In awarding the prize, the London-based foundation called the cleric “one of Africa’s great voices for justice, freedom, democracy and responsible, responsive government”.
An anti-apartheid leader and Nobel laureate, Tutu is an outspoken critic on issues affecting the continent and beyond.
“Tutu is and has throughout his life been one of Africa’s great voices for justice, freedom, democracy and responsible, responsive government,” the foundation said in a statement. “In everything he stands for, says and does, he displays a consistent determination to give a voice to the voiceless and to speak the uncomfortable truth.”
Tutu, who won the Nobel Peace Prize in 1984 for his campaign against apartheid, responded by thanking his wife, Leah, for her guidance.
“I have been very fortunate throughout my life to be surrounded by people of the highest caliber, beginning with my extraordinary wife,” said the archbishop in a statement.
“It is these generous people who have guided, prodded, assisted, cajoled – and ultimately allowed me to take the credit.”
The statement said the retired archbishop from Capetown was celebrating his and his wife’s birthdays with family and staff. He turns 81 on Sunday, while Mrs. Tutu’s birthday is a week later.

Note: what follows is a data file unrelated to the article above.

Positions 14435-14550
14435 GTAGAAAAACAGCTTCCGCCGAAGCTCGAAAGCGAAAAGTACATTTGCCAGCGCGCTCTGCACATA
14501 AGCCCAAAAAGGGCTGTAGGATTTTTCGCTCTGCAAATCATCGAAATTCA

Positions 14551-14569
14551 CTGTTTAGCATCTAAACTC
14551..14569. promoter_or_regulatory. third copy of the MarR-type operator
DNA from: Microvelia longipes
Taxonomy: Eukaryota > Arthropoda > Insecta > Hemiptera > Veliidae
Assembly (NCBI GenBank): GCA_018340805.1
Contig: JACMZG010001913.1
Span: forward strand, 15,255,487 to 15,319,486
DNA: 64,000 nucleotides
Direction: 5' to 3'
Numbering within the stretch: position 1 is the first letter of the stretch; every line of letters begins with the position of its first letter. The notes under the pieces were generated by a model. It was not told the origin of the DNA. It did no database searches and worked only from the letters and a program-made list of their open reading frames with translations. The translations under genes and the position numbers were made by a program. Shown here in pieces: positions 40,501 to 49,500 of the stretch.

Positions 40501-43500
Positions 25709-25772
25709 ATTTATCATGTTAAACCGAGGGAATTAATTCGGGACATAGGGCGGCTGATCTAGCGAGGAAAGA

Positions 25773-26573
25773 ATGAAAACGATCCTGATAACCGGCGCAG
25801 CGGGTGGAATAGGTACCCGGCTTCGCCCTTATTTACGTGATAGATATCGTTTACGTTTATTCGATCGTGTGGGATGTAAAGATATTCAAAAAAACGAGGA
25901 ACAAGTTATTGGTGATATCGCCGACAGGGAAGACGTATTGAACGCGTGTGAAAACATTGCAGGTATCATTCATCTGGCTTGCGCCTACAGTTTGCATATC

The South African cleric remains outspoken on international affairs, and has been a fierce critic of Israel’s treatment of the Palestinians, as well as China’s treatment of Tibetans.
In August, he pulled out of a leadership summit in Johannesburg because he refused to share a platform with former British Prime Minister Tony Blair.
Tutu repeated his calls last month that Blair and former U.S. President George W. Bush should be tried at the International Criminal Court in The Hague for lying about Iraq’s weapons of mass destruction in order to justify invading the country.
Blair issued a strongly worded defense of his decisions, rejecting the archbishop’s allegations as “completely wrong as every single independent analysis of the evidence has shown”.
Born in 1946, Mo Ibrahim is a British-Sudanese mobile communications entrepreneur and philanthropist who made billions from investing in Africa.
His foundation’s inaugural prize was awarded in 2007 to Joaquim Chissano, Mozambique’s former president, who has since acted as a mediator in several African disputes.
After announcing the award for Tutu, Ibrahim launched a scathing attack on South Africa’s governing African National Congress.
He told the BBC that the party which led the fight to end white minority rule should “go back to its roots” and needed some “soul-searching.”